As you climb to the first one, you see coffin-sized monuments made of Corten steel, stained by oxidation. Mounted at floor level, they force you to confront the names of human beings and the dates of their deaths.
In the second corridor, the floor starts to descend. You see the bodies rising up.
In the third corridor, you’re literally shadowed by the monuments hanging over you. They’re so high that you can barely read the names. But mounted on the walls are short narratives about individual victims and the capricious “reasons” for their deaths.
The fourth and final corridor is a memorial to the thousands of unnamed victims of racial terror lynchings. The EJI had such strict criteria that only names documented by at least two sources are listed in the memorial.
Approaching the exit, you come face-to-face with three women who boycotted busses and challenged racial segregation. This sculpture adds to the narrative by honoring women who lived where the memorial now stands, ending with the words, “You are standing in the neighborhood where modern civil rights activism in America was born.”
Guided by Justice, Dana King
3) The visitor experience includes authentic calls to action.
In Monument Park you see duplicate copies of every one of the 840 monuments hanging in the four corridors. They lie flat on the ground, like coffins, waiting to be reclaimed by each of the counties where the documented lynchings took place.
When we asked Bryan Stevenson if any had been claimed, he told us that 300 counties have already called. But before collecting their monument, a community must take two steps towards reconciliation.
- First, they must do research and erect markers about victims and perpetrators of racial terror lynchings. (This requirement is rooted in EJI’s own experience. When they first tried to place markers in Montgomery, the Alabama Historical Society refused to grant them permission. The information, while accurate, was too controversial. Markers were finally installed in 2013.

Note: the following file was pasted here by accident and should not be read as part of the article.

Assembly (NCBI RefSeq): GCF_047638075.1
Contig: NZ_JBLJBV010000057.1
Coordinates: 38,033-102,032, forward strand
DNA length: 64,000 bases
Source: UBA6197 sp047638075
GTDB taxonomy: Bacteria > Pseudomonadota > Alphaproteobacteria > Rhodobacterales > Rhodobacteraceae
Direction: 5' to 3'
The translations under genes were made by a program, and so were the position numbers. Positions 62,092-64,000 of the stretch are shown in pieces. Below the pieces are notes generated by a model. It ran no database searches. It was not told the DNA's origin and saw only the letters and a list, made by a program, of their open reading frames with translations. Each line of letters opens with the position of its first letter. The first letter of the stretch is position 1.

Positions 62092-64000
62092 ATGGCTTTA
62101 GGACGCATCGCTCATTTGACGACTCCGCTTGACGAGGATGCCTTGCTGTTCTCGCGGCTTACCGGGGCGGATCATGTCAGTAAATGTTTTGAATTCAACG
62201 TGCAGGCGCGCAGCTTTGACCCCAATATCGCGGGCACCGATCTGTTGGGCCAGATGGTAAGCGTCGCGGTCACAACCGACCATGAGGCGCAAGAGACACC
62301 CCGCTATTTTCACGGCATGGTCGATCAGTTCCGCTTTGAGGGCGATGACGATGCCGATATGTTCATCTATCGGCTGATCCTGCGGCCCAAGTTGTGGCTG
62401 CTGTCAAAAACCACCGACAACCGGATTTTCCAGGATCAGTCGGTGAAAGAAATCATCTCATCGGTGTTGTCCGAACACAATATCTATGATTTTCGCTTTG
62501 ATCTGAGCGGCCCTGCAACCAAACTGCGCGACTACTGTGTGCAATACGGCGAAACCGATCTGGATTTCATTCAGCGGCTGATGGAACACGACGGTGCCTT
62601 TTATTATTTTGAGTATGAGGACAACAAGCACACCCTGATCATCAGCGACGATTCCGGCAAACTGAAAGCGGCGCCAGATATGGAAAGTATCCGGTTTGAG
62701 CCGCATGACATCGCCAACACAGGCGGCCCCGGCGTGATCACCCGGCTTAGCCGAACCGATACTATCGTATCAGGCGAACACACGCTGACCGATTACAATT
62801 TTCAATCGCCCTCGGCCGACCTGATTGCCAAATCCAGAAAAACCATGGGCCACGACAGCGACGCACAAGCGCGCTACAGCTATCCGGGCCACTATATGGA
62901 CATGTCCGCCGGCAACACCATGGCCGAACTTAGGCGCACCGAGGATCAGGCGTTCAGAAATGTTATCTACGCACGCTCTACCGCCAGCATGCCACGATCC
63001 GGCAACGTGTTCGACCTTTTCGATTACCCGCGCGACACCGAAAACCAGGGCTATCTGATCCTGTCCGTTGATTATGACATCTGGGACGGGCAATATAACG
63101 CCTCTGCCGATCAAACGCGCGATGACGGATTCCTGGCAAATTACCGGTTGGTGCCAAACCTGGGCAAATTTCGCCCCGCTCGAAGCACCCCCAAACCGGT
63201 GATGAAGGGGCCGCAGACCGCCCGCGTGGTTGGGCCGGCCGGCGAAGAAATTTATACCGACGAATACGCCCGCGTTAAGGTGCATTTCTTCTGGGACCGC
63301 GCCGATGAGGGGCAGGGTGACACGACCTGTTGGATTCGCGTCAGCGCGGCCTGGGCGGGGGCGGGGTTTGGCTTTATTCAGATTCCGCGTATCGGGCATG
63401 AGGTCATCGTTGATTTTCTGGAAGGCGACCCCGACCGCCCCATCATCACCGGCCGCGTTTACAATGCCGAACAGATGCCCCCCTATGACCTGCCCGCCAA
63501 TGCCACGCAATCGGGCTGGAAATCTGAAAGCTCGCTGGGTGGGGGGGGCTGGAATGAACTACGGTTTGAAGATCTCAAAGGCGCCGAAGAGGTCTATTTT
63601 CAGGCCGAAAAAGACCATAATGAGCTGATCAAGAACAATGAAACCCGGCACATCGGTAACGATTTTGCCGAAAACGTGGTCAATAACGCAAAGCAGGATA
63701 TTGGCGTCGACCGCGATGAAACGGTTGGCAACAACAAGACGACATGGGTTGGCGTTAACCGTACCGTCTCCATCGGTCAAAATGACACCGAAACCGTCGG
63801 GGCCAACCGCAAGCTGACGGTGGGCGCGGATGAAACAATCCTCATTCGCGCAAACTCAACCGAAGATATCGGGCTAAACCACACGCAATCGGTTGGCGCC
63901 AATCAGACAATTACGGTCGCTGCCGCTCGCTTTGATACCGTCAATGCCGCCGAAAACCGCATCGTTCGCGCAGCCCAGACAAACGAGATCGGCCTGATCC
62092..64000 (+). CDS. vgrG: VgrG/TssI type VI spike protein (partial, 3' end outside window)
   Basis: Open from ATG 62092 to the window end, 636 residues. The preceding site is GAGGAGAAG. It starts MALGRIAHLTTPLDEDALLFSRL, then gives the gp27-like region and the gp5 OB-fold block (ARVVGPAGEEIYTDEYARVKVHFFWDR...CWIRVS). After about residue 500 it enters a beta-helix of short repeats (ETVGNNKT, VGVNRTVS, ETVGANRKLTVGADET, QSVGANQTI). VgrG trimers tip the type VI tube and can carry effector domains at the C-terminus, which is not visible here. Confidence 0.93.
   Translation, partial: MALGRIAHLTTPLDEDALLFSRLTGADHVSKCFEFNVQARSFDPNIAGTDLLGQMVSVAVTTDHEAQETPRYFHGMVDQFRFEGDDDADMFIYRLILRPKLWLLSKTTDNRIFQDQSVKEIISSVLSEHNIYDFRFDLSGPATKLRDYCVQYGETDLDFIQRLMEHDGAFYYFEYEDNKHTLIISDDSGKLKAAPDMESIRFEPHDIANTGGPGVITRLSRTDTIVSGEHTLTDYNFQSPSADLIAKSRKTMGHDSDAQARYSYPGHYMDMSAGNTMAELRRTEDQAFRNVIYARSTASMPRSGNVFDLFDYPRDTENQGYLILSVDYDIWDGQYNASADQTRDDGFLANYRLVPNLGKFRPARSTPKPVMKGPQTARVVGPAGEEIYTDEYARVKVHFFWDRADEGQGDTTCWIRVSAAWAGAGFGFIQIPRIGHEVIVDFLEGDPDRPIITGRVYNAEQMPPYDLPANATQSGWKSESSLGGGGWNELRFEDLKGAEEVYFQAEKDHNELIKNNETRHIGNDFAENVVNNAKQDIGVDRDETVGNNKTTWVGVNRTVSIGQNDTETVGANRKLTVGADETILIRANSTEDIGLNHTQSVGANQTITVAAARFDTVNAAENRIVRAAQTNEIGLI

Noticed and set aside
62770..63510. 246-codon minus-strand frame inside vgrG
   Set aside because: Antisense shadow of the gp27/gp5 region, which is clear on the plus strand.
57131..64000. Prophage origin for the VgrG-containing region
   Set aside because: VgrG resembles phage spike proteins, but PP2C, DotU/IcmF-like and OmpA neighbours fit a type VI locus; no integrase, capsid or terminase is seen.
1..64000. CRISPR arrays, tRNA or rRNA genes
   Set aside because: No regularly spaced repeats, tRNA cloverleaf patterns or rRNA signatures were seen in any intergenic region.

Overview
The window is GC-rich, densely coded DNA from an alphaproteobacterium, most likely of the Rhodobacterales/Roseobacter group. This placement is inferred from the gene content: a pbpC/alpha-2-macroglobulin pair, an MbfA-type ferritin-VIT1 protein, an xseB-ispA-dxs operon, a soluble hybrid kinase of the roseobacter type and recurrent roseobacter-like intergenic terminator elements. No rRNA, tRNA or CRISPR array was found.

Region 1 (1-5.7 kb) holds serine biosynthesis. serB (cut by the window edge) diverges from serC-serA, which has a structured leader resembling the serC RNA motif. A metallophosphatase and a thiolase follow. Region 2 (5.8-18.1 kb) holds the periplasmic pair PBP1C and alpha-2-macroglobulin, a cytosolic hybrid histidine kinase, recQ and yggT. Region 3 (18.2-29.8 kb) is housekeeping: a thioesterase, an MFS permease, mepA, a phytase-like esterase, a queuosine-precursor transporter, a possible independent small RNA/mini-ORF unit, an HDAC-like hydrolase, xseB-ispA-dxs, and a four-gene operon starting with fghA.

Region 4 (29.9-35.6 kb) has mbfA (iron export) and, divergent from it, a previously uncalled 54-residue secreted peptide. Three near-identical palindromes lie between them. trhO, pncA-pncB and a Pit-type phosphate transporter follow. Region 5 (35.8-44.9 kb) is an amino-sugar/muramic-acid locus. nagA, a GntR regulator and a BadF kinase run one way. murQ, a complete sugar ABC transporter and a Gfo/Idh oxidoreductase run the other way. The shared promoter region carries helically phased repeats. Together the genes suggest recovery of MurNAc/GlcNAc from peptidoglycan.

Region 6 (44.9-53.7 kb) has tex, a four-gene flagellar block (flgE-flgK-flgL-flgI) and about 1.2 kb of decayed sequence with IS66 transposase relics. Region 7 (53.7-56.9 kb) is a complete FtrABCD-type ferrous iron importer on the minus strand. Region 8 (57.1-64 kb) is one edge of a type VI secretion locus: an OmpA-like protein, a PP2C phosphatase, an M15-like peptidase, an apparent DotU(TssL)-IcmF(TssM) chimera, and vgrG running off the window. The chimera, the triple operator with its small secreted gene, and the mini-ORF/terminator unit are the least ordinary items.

- Second, any county claiming a monument must hold a Racial Justice Essay contest for local high school students.
At the Legacy Museum you see rows upon rows of large glass jars holding soil of every imaginable color and texture. Volunteers collected the earth in each county where lynchings took place. Carefully, according to guidelines provided by EJI. Respectfully, as a profound way for the living to honor the dead.
At the Civil Rights Memorial Center, the call to action is personal. They invite visitors to place their names on the Wall of Tolerance with these words: “The wall records the names of people who have pledged to take a stand against hate, injustice and intolerance. Those who place their names on the wall make a commitment to work in their daily lives for justice, equality and human rights, the ideals for which the civil rights martyrs died.”
As you add your name, it appears on a large interactive screen along with hundreds of others. This is a powerful image to take with you when you go out into the world.
To me, these memorials are not celebratory reflections of racial progress. Instead they are challenges to see and acknowledge that racism is still our nation’s greatest sin.
Bryan Stevenson’s words-“truth and reconciliation are sequential”-keep reverberating in my mind. Truth must come first. This makes me think that museums must be more courageous in speaking the truth about the histories they tell and the objects they show. They must be bolder in shining a light on the shameful elements of institutional racism and the subtle signs of othering that exist in their collections.
Those of us who work in and for museums must be more courageous about stepping outside our bubbles to see the intersections of injustice. We must show up to use whatever privileges we have as members of dominant racial and religious groups, whatever benefits are owed to our gender and sexual orientation, to stand up for our brothers and sisters. We must speak truth to power to chip away at white supremacy however it exists in our own communities.
And whatever institutional or individual courage we show, we can be sure it will pale in comparison to the sacrifices and steadfast perseverance shown by those who marched before us.
Thank you for sharing our journey to Montgomery in these three blog posts.
Our experiences at The National Memorial for Peace and Justice, The Legacy Museum, and The Civil Rights Memorial Center have changed us.
Have you visited these or other sites that made you acknowledge difficult truths about racism? If so, please share your reflections.